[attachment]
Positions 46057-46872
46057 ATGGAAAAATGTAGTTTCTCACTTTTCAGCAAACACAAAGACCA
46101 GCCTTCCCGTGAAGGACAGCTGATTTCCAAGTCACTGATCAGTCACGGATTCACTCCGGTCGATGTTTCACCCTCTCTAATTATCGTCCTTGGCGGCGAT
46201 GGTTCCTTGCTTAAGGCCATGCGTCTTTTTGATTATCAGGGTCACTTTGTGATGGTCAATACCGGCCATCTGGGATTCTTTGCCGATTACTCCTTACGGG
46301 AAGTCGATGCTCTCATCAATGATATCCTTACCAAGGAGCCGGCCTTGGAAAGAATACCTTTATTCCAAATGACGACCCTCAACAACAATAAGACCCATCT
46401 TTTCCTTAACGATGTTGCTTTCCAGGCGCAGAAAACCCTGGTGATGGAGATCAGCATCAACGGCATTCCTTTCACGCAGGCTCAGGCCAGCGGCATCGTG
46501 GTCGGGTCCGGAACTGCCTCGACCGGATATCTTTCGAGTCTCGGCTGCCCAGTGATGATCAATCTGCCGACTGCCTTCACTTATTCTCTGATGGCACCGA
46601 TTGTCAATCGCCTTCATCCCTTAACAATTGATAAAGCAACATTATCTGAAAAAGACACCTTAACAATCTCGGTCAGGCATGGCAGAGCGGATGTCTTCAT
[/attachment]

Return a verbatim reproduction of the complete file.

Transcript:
Positions 46057-46872
46057 ATGGAAAAATGTAGTTTCTCACTTTTCAGCAAACACAAAGACCA
46101 GCCTTCCCGTGAAGGACAGCTGATTTCCAAGTCACTGATCAGTCACGGATTCACTCCGGTCGATGTTTCACCCTCTCTAATTATCGTCCTTGGCGGCGAT
46201 GGTTCCTTGCTTAAGGCCATGCGTCTTTTTGATTATCAGGGTCACTTTGTGATGGTCAATACCGGCCATCTGGGATTCTTTGCCGATTACTCCTTACGGG
46301 AAGTCGATGCTCTCATCAATGATATCCTTACCAAGGAGCCGGCCTTGGAAAGAATACCTTTATTCCAAATGACGACCCTCAACAACAATAAGACCCATCT
46401 TTTCCTTAACGATGTTGCTTTCCAGGCGCAGAAAACCCTGGTGATGGAGATCAGCATCAACGGCATTCCTTTCACGCAGGCTCAGGCCAGCGGCATCGTG
46501 GTCGGGTCCGGAACTGCCTCGACCGGATATCTTTCGAGTCTCGGCTGCCCAGTGATGATCAATCTGCCGACTGCCTTCACTTATTCTCTGATGGCACCGA
46601 TTGTCAATCGCCTTCATCCCTTAACAATTGATAAAGCAACATTATCTGAAAAAGACACCTTAACAATCTCGGTCAGGCATGGCAGAGCGGATGTCTTCAT